Are age laws courting disaster?

A High Court challenge to the mandatory retirement age of 65 means there could be trouble ahead for the government.

After months of consultation and wranglings at the highest levels, the new age laws have already been labelled as incompatible with the EU legislation they aim to implement.

The Employment Equality (Age) Regulations 2006 bring into force the age-related provisions of the European Equal Treatment Directive.

But Heyday, a membership group for baby boomers (people born between 1945 and 1957), has been granted a judicial review of the regulations before the High Court, challenging the mandatory retirement age (MRA), which allows employers to force workers to retire at 65 without giving any reason.

Ailsa Ogilvie, director of Heyday, said the government was sending a stark to over-65s – that “they are not worth having in the workplace”.

“People want the choice to continue to work, but they don’t want to feel they are being given their P45 on the basis of their birth certificate,” she told Personnel Today.


You can see why Heyday is upset. Most people believe the age regulations are designed to protect them against discrimination in their old age. Unfortunately, they are in for a shock. For the first time, employers have a cast-iron excuse to discriminate against those aged 65 and over – and there’s nothing retirees can do about it.

This situation seems to run contrary to the EU legislation, which says “any direct or indirect discrimination based on age… should be prohibited throughout the [EU] community”.

Where the confusion arises is article six of the directive, which adds that EU member states may effectively discriminate on grounds of age if, “within the context of national law, they are objectively and reasonably justifying a legitimate aim… and if the means of achieving that aim are appropriate and necessary”. Then add the fact that “the directive shall be without prejudice to national provisions laying down retirement ages”, and the lawyers have really got something to get their teeth into.

So just what is a legitimate aim, and did the UK already have national retirement ages? And what are the chances the government has mucked it all up?

The Department for Trade and Industry would only say that “the government is confident that the [age] regulations implement the directive correctly”, and points out the MRA will be reviewed in 2011 anyway.

However, the CBI was more than happy to elaborate. Richard Wainer, principal policy officer at the employers’ group, which lobbied hard for a retirement age, said the MRA would create better workplace relations.

“It will encourage dialogue between employers and employees that will lead to a more fruitful and consensual discussion over retirement,” he said. “Abolition [of the MRA] could lead to conflict as companies try to manage people out.”

The CBI believes that having the MRA will help aid workforce planning, adding weight to its assertion that a default retirement age is a legitimate aim. It also argues that the state retirement age already operates as a default retirement age, which the EU directive explicitly recognises as a bona fide reason to discriminate.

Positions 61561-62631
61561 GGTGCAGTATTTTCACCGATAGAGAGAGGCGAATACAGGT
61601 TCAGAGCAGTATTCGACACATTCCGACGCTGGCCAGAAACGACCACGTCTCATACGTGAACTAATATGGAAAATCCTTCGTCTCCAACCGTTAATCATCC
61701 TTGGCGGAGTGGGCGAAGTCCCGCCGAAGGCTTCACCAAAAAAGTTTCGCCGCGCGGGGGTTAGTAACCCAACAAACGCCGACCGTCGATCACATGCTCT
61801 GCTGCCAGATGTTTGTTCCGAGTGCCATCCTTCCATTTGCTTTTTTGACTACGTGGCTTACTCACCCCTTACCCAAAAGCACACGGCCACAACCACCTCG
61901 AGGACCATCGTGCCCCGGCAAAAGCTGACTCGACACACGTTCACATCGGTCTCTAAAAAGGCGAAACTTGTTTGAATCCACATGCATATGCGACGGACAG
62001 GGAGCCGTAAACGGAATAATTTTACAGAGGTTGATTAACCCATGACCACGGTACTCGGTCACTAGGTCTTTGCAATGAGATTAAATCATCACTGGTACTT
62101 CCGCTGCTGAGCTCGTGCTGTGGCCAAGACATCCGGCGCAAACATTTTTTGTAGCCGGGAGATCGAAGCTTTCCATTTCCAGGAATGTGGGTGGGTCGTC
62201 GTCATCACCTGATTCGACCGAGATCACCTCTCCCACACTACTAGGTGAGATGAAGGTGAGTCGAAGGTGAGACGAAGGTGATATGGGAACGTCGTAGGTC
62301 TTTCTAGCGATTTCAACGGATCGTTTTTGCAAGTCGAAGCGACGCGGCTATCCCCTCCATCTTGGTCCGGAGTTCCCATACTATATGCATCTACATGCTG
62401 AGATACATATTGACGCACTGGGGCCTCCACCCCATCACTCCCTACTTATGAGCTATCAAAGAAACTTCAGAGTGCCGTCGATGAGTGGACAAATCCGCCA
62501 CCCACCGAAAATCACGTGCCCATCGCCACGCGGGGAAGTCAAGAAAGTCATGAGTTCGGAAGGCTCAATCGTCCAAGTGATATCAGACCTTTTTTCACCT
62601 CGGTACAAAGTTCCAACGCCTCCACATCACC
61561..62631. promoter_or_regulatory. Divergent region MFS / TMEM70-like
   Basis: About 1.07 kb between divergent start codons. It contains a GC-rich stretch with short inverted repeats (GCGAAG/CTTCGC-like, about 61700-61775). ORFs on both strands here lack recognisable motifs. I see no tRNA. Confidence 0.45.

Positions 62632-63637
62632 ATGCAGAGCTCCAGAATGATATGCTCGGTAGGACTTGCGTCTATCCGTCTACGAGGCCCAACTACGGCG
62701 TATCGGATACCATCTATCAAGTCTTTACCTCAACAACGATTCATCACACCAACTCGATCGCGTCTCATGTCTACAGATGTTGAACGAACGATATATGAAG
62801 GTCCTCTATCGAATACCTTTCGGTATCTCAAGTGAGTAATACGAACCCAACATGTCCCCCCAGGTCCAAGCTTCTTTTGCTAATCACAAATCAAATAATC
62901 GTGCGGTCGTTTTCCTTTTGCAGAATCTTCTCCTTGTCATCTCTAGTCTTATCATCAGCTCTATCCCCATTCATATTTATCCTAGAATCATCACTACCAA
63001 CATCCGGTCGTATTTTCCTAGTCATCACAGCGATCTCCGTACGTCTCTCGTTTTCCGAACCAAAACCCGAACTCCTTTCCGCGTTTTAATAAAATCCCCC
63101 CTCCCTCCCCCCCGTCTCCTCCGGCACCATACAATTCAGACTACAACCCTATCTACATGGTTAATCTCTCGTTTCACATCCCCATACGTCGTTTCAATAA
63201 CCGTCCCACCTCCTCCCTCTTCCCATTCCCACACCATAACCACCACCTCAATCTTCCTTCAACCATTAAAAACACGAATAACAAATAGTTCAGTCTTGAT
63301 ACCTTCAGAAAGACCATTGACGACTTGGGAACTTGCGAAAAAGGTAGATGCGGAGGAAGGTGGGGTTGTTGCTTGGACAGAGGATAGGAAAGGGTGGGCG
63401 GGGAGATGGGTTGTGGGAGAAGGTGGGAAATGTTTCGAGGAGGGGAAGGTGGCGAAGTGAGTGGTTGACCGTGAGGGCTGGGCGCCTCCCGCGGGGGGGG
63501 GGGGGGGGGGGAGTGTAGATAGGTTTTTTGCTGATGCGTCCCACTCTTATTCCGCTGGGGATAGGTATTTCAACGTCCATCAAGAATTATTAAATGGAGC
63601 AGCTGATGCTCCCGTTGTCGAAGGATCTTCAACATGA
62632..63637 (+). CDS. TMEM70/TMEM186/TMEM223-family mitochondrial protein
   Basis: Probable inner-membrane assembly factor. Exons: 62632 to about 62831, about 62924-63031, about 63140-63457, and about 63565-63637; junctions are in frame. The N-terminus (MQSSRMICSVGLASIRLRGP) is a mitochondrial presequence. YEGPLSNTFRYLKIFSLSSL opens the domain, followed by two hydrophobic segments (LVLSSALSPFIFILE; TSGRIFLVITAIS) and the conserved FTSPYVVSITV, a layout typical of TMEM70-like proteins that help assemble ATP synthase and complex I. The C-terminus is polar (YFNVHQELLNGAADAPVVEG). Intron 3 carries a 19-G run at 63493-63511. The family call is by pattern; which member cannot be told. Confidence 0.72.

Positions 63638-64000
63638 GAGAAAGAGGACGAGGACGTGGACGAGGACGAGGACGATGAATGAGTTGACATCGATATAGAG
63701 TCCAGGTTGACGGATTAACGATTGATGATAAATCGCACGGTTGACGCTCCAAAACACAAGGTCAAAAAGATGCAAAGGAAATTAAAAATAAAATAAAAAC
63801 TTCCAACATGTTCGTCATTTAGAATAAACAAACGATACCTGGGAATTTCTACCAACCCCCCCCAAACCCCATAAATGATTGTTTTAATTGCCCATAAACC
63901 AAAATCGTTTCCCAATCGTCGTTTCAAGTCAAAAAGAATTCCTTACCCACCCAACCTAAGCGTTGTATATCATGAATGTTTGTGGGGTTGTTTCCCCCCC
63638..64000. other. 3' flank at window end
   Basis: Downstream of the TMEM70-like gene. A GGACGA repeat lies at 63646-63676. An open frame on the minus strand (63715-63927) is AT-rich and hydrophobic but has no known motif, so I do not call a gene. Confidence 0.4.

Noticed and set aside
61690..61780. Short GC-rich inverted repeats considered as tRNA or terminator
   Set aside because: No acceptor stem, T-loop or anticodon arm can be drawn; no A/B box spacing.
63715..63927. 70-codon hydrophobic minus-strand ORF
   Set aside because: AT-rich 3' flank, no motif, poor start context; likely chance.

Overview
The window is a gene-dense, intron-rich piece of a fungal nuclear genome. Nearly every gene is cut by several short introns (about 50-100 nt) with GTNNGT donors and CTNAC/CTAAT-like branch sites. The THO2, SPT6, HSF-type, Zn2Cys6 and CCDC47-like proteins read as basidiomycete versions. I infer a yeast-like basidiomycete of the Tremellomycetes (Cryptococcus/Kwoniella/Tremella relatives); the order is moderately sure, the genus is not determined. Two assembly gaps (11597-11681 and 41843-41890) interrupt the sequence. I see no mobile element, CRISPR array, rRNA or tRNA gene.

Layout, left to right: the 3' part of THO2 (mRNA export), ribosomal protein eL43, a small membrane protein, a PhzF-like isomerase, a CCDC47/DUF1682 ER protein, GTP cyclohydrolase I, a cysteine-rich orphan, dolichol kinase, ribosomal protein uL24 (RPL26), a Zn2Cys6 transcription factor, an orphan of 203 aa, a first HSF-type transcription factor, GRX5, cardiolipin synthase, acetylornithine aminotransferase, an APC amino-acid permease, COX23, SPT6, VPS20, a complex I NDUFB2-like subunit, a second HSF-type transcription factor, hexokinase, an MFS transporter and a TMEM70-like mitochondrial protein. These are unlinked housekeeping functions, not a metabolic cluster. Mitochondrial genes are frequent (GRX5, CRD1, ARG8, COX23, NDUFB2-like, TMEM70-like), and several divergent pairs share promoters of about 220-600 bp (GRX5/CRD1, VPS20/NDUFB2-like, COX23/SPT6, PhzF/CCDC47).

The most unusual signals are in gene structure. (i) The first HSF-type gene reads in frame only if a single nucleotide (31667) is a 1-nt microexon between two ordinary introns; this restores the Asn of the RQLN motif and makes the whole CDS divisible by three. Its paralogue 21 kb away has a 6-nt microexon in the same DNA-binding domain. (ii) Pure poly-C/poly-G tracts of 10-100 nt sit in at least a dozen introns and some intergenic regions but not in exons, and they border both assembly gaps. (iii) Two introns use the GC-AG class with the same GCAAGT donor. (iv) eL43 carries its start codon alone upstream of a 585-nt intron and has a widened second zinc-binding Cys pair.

It’s difficult to predict how the High Court will approach this matter. A judicial review has only ever once successfully forced the government to change a law. That was back in 1999, when it was successfully argued that a two-year qualification period for a claim for unfair dismissal had an adverse impact on women.

Jane Amphlett, a partner at law firm Addleshaw Goddard, said the courts would be reluctant to declare the government acted illegally, as it would “raise arguments over whether the judiciary is more powerful than the government”.

In this case, the High Court does not seem too perturbed – it has taken the unusual step of granting Heyday a ‘rolled-up’ hearing, which means that a judge will consider the application for the case to proceed in an oral hearing, which, if given the green light, will lead straight into a full trial. Usually, judicial reviews have to wait six months to be heard.

However, as Heyday’s solicitor Andrew Lockley points out, the group is not challenging the whole of the regulations, but just one part, which would limit the impact of any constitutional issues.

Ashley Norman, employment partner at law firm Pinsent Masons, said the whole question should be sent back from whence it came.

“It wouldn’t surprise me if this was referred up to the European Court of Justice – that’s the usual route for employment decisions to be challenged,” he said.

If that comes to pass, then employers will be in for the long haul. In the meantime, businesses might have come to recognise that young employees are harder to find, and they might not have much choice when it comes to keeping older workers on the payroll.

What’s the problem?

  • Heyday claims having a mandatory retirement age in the new age regulations is contrary to the European Equal Treatment Framework Directive (Council Directive 2000/78/EC).

  • It is challenging articles three and 30 of the UK law, which cover discrimination on grounds of age and the default retirement age respectively.

What is a judicial review?

Judicial reviews are the power of a court to review a law or an official act of a government employee or other public body if it is claimed the law or act is itself illegal. To bring a judicial review, you must show you have ‘sufficient interest’ in the decision.

For more on retirement, see legal dilemma

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